Epistles Project- Mikaela
“Imagine that you, like Paul, were imprisoned for your faith. What would you want your last words to the church to be? If you can leave the church with one thing to encourage them to follow the Lord, what would that be? Write a short 1 page epistle (letter) to the church.”
Hey Antioch! It’s me— Mik. I’m writing you from prison, but it’s actually not that bad here. Three square meals a day, and I’ve always been a sucker for a nice jumpsuit. The only thing is I’m getting executed. Tell my house plants I love them, and distribute my belongings among you—except for my Russian nesting doll. I’m taking that baby to the grave.
As i’ve been reflecting on my life these past couple days, my prayer for the church is that we would radically humble ourselves and seek wholeness. I’m not talking about gossiping with a friend over our trivial tiffs, or sulking around in burlap clothes (unless it’s a fashion thing, then I’m gung-ho). I’m talking about believing, truly believing, that there is SO MUCH room in every area in our lives to be transformed. How do we respond to our mother’s correction? How do we respond to an enemy’s biting words? Are we full of peace? Are we rooted in self control? And what about those further removed—how do we respond to beggars in Old Town? How do we respond to people rioting for equality? Are we eager to listen? Do we desire to see wholeness in a hungry heart? If we are honest, there are times our hearts are far from from overflowing with gentleness, exuberant love, and helpful joy. We need to seek wholeness so these things naturally flow from us.
But hear my warning, don’t go it alone.
Self-righteousness, burnout, hopelessness, and frustration are right around the corner for those who take on the yoke of restoration alone. We are all like the bleeding woman— going from one specialist to another, only to find the problem still remains. So is it for those who seek healing apart from the healer. Trust me— I’ve tried! The Lord revealed a picture to me of a dog digging holes in a backyard and the entire plot was destroyed from these meaningless holes. That is what my self-reliant journey felt like. In another picture I was a tree and with a shovel I was severing my roots and salting the ground around it. That’s what my mind felt like in my self-reliant sanctification process.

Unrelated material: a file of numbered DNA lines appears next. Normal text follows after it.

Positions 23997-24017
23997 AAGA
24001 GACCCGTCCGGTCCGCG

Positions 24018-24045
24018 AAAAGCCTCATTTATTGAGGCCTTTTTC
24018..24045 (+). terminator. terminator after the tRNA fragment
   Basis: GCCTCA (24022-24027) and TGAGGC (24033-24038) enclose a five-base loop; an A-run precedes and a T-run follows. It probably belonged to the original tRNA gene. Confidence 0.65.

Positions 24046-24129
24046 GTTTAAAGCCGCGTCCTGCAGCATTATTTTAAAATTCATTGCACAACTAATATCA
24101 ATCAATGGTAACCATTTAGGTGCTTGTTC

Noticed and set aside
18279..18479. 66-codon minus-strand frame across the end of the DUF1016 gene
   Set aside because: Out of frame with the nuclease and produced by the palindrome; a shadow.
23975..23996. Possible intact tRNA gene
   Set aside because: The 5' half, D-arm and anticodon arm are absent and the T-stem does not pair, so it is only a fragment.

But GOD is our vinedresser. Not us. He prunes everything that does not produce fruit so it may produce more fruit. In my second picture, he contrasted the tree symbol by showing himself in a tunnel underground. He was delicately picking the root hairs— the part of the tree that although is tiny, is actually responsible for providing almost all of the water and nutrients to the tree. This is symbolic of our beliefs: what we believe about ourselves, God, and others. It also represents abiding in God’s word. As we try to find life and fulfillment from the world around us, we will be left panting and withered. However, when we choose to take in God’s presence and word, we will be refreshed and made into whole, unshakable oaks of righteousness.
I traded this crayon and paper for my ration of cigarettes, and sadly, I’m running out of space and “ink”. As I leave you, I would like to sum up my encouragement to in you in this prayer:
“Father, thank you that you are faithful to finish your work in us. Would you give us the hunger and expectancy to go from glory to glory; and, the patience to endure the long journey that it sometimes requires. Finally Lord, will YOU make us aware of the areas in our lives that lack fruit. Show us our actions, and our motives behind our actions that reveal our true nature. In doing so, we grant you permission and beg for you to renew these areas with your word and changing presence.”
Come visit in Heaven!